NADH and FADH2 are nucleotide derivatives. They are the major electron carriers in the oxidation of nutrient molecules. Their role is to transfer reduction potential. NAD+ is synthesized from vitamin B3 (niacin). We say that NADH is an 'electron carrier', but what happens when NAD+ is reduced is that it receives the donation of a hydride from the mebolite involved in glycolysis or the citric acid cycle. The type of enzyme involved in the hydride transfer is a dehydrogenase.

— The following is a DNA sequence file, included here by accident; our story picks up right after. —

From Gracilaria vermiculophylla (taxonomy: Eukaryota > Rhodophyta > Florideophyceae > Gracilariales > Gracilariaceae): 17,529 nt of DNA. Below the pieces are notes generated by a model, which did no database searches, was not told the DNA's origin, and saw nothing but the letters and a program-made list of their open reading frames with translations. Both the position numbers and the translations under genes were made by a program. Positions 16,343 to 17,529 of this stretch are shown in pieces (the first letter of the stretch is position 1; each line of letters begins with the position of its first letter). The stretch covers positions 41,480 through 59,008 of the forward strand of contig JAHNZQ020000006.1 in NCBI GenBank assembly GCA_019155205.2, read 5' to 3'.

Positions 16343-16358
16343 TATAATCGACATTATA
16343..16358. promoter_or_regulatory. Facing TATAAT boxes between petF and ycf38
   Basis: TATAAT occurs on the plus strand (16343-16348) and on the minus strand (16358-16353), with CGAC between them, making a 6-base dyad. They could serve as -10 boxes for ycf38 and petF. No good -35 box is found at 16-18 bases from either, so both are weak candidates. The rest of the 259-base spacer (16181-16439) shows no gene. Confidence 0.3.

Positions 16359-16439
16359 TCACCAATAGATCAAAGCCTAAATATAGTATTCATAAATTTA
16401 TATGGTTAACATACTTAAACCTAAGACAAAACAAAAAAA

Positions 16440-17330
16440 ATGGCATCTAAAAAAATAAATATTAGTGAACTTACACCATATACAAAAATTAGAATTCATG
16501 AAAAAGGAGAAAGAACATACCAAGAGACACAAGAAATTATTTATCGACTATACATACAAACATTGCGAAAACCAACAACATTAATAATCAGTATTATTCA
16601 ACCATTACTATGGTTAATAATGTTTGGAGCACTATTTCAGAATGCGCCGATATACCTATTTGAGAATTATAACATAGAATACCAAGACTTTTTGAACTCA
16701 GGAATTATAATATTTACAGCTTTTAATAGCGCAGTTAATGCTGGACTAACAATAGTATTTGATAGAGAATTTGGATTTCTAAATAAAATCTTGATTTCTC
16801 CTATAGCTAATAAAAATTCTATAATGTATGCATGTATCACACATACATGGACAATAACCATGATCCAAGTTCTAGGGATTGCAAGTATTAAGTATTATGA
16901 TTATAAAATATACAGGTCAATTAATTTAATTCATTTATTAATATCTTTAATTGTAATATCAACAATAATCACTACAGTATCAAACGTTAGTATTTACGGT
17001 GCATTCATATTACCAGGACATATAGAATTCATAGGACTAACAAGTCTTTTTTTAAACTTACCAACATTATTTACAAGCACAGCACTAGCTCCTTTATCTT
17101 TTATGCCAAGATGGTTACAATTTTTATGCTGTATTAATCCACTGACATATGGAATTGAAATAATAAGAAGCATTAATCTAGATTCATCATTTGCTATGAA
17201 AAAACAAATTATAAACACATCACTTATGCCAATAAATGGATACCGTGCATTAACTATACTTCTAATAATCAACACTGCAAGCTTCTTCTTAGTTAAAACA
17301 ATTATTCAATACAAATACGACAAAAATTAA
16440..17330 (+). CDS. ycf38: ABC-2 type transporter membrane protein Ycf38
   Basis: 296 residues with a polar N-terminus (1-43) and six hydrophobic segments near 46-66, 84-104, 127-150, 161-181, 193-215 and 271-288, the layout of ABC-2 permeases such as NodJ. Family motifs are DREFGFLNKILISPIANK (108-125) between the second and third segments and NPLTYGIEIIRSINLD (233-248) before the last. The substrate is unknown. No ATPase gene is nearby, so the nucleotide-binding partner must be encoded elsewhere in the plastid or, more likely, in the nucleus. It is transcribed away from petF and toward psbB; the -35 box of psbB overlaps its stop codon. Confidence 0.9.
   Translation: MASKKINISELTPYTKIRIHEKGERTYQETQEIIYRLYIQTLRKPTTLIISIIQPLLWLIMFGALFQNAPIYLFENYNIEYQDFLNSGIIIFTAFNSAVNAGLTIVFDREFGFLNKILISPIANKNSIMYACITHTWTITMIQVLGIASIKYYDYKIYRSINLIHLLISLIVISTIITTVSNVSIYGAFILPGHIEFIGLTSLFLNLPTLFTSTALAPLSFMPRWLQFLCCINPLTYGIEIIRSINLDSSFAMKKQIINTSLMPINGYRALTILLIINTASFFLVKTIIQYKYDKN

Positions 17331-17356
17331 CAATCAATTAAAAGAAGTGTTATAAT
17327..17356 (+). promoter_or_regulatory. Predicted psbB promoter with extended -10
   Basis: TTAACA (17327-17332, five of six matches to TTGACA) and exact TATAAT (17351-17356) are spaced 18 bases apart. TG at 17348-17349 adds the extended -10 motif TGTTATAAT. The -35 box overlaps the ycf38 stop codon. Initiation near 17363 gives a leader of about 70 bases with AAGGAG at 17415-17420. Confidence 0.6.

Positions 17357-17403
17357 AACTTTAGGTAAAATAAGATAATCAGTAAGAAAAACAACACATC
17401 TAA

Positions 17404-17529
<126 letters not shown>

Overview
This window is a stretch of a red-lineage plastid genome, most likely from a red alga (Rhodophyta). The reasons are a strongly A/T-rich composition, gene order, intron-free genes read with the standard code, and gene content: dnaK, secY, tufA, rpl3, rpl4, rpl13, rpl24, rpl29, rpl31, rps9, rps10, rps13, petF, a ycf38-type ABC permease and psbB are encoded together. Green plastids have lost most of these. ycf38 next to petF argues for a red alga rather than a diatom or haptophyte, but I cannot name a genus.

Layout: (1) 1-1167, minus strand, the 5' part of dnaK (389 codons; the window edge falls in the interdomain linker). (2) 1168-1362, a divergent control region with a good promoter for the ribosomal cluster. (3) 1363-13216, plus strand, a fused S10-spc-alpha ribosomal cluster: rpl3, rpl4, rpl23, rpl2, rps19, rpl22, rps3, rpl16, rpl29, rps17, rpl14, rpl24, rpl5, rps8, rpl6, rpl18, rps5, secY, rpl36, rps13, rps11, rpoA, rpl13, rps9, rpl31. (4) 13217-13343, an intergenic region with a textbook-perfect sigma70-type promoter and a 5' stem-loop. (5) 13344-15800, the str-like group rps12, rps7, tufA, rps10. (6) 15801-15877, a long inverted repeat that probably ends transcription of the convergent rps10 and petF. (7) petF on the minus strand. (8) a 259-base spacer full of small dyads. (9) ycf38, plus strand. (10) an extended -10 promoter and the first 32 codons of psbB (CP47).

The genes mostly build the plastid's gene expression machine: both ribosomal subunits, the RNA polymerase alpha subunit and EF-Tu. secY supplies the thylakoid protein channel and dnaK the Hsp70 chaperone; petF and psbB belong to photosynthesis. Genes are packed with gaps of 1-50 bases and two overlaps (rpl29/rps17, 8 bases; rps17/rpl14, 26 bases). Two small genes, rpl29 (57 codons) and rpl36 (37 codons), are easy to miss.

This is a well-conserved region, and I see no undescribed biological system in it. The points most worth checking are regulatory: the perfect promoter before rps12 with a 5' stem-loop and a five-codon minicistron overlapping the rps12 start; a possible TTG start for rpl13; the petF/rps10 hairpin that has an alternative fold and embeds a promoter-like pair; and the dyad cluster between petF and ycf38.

An interesting aspect of the hydride (electron) transfer is that the nicotinamide ring in NAD+ is aromatic, while in NADH it is not. The aromatic stability of NAD+ is key to understanding why NADH donates its electron so easily (either in fermenatation in anaerobic respiration or to the electron transport system in aerobic metabolism).

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